Eisai forges CNS alliance with UK’s Wren Therapeutics
Japanese drugmaker Eisai has teamed up with UK biotech Wren Therapeutics on an R&D programme seeking drugs for neurodegenerative disorders.
DLB and PD are both so-called synucleinopathies, diseases that are characterised by mutations in the SNCA gene coding for alpha-synuclein, leading to the production of misfolded, toxic forms of the protein that clump together and are thought to damage nerve cells.
Wren – a spinout from the universities of Cambridge in the UK and Lund in Sweden – has developed a drug discovery platform that can be used to screen small-molecule drugs to see if they can bind to misfolded proteins and correct their structure, preventing them from aggregating.
It’s a similar concept to interfering with the aggregation of beta-amyloid to form neurotoxic plaques in diseases like Alzheimer’s disease – another of Wren’s research targets.
Under the terms of the agreement, Cambridge-based Wren’s “network kinetics” platform will be deployed alongside Eisai’s drug discovery expertise in neurodegenerative disorders.
Eisai has a long heritage in this area, having been involved in the development of well-established Alzheimer’s drug Aricept (donepezil) and various other drugs for epilepsy, with a late-stage pipeline that includes Biogen-partnered anti-amyloid drug aducanumab, currently under review by the FDA.
“Synucleinopathies such as dementia with Lewy bodies and Parkinson’s disease represent a significant unmet medical need due to the lack of any effective disease-modifying treatments,” said Dr Teiji Kimura, who heads up drug discovery in Eisai’s neurology division.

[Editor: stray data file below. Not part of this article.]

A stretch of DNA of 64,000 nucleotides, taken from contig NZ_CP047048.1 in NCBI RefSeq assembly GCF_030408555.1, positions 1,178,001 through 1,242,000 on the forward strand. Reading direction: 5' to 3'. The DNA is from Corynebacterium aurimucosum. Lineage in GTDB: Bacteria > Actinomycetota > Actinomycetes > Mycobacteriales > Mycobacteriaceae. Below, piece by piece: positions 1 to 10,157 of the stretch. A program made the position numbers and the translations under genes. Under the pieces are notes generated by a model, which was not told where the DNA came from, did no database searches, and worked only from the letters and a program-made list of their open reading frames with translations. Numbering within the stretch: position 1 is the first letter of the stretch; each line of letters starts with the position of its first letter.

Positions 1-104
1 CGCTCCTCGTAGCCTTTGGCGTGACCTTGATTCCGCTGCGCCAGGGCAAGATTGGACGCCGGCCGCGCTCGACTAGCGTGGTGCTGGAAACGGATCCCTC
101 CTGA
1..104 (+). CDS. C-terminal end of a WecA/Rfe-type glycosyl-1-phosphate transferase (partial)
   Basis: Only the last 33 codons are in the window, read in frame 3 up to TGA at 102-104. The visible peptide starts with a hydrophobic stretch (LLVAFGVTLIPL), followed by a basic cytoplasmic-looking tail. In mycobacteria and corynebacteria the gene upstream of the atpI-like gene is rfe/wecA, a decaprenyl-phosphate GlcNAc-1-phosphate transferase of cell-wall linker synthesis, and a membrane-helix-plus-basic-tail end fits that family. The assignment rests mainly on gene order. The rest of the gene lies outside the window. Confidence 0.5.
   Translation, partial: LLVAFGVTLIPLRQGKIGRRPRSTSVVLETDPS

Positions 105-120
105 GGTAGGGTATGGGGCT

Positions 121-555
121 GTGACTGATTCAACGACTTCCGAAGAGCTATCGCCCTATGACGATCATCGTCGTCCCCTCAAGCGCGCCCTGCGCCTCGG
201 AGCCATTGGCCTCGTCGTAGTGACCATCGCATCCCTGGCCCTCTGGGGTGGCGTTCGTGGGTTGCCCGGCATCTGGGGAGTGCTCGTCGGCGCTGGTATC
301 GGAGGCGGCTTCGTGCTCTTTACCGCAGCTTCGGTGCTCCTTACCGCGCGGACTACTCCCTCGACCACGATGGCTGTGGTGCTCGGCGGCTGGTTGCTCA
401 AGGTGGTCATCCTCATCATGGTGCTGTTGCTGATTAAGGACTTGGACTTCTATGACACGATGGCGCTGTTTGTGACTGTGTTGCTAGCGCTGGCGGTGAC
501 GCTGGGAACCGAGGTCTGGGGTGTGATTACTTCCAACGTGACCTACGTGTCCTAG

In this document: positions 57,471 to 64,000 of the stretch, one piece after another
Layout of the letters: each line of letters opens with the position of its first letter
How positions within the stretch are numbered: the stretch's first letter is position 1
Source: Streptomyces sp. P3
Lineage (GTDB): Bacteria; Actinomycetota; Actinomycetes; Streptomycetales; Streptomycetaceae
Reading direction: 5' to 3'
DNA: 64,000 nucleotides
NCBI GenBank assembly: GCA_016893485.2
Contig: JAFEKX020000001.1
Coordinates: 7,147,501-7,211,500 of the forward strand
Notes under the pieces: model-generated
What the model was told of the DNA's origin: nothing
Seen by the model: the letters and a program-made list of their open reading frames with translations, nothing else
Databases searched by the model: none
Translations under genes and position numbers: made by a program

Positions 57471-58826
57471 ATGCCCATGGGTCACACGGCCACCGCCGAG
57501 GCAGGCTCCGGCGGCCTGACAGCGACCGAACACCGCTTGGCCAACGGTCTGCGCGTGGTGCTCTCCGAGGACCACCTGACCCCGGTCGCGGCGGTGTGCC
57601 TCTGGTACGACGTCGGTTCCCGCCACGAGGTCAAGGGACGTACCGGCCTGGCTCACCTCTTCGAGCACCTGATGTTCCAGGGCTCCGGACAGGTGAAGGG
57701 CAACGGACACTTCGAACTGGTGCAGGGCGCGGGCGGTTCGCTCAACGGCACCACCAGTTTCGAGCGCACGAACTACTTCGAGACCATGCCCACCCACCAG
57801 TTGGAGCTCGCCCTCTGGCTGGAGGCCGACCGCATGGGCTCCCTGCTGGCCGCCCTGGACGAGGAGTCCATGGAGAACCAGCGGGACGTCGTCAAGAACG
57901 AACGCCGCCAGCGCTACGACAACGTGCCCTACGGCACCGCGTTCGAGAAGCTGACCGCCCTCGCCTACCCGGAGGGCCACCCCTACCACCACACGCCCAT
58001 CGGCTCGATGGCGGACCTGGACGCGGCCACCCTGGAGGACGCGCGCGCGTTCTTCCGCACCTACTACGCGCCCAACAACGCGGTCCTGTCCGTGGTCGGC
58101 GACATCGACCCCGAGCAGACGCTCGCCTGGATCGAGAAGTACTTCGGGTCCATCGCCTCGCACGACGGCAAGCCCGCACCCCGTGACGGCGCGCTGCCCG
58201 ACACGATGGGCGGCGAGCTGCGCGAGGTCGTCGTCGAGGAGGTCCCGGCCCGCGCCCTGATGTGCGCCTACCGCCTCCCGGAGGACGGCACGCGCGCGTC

“The accumulation of alpha-synuclein oligomers with protein misfolding is an important hallmark of these diseases,” he added.
Last summer, Wren raised 23 million in first-round financing to advance its internal R&D in the area of protein-misfolding diseases.
Other companies are also targeting alpha-synuclein, although Eisai and Wren are unusual in that they are seeking small-molecule candidates. Rivals include Roche and Prothera, which have an antibody in late-stage testing, as well as AstraZeneca/Takeda, Biogen, Lundbeck, AbbVie/BioArctic and Denali.
Roche licensed the antibody – called prasinezumab – from Prothera in a $600 million deal that dates back several years. Earlier this year however, the programme had a setback when a phase 2 trial in PD missed the mark.
The partners said the data showed some signs of efficacy, and prasinezumab is now heading for a phase 2b trial as an add-on therapy to standard levodopa therapy in PD.
Biogen has an antibody candidate called cinpanemab (BIIB054) in the phase 2 SPARK trial, due to generate results next year, while Lundbeck started a phase 1 trial in 2018 of Lu AF82422, another antibody, that could read out before year-end.
AZ and Takeda started a first phase 1 trial of their MEDI 1341 antibody in 2017, adding a second earlier this year that is due to run until 2022, while AbbVie’s ABBV-0805 cleared a phase 1 trial but seems to have been sidelined for strategic reasons.
Denali’s project is earlier in development. Its preclinical candidate ATV:aSyn is a bispecific antibody designed to penetrate the central nervous system more effectively, with one end targeting alpha-synuclein and another targeting a transporter in the blood-brain barrier.
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